Health care utilization for women with disabilities reveals a different pattern from those without disabilities. In a survey of 950 women in the United States, it was found that we are less likely to have pelvic exams than non-disabled women and doctors are completely lacking knowledge of our disabilities and there are no facilities for TTY (Gill 1996). We are less likely to have private health insurance. We are not visible in women’s health centres as patients or workers, we are not employed in the health services and we are not visible in the women’s health movement. (Women with Disabilities 2001),(Temby 1997). I have not even begun to address the women who are institutionalized who are also victims of abuse, violence and death (more appropriately termed murder) in care. There are still many, many women institutionalized, who should not be there and who are suffering some of the most extreme forms of abuse.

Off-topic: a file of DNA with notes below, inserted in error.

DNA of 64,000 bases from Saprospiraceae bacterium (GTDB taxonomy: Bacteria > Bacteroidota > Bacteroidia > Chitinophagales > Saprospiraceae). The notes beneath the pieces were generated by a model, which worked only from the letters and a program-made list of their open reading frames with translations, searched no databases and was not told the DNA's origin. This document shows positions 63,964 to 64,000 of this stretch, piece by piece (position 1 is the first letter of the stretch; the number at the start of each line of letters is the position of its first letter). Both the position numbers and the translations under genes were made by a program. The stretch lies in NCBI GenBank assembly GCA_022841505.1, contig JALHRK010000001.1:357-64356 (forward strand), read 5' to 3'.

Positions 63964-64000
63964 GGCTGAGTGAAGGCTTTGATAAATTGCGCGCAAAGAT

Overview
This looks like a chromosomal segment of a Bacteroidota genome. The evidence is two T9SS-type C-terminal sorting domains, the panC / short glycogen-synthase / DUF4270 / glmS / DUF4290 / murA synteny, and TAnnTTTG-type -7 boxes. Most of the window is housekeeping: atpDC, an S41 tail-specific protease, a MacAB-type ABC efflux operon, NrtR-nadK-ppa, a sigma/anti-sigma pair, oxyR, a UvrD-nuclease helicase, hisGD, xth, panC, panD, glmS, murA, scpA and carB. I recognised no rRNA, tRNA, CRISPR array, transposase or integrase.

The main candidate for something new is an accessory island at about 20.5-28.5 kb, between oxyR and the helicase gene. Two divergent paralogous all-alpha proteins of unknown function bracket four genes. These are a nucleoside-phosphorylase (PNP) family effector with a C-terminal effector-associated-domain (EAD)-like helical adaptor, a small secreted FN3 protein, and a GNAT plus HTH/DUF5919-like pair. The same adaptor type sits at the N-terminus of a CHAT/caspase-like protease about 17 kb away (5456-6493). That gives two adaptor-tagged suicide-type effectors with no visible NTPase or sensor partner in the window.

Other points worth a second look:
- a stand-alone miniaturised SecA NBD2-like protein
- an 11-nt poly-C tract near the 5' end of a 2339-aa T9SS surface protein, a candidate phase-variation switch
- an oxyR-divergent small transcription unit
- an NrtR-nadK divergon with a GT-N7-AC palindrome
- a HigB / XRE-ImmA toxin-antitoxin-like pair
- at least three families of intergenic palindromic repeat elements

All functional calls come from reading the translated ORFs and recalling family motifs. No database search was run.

Position of Disabled Women in Australian Society
Disabled women consistently have a low socio economic status, we are the poorest of the poor. In Australia 50% of disabled women earn less than $200 per week and only 16% earn more than $400 per week. (Australian Bureau of Statistics 1999) (Women with Disabilities Australia 2000) (Women with Disabilities 2001).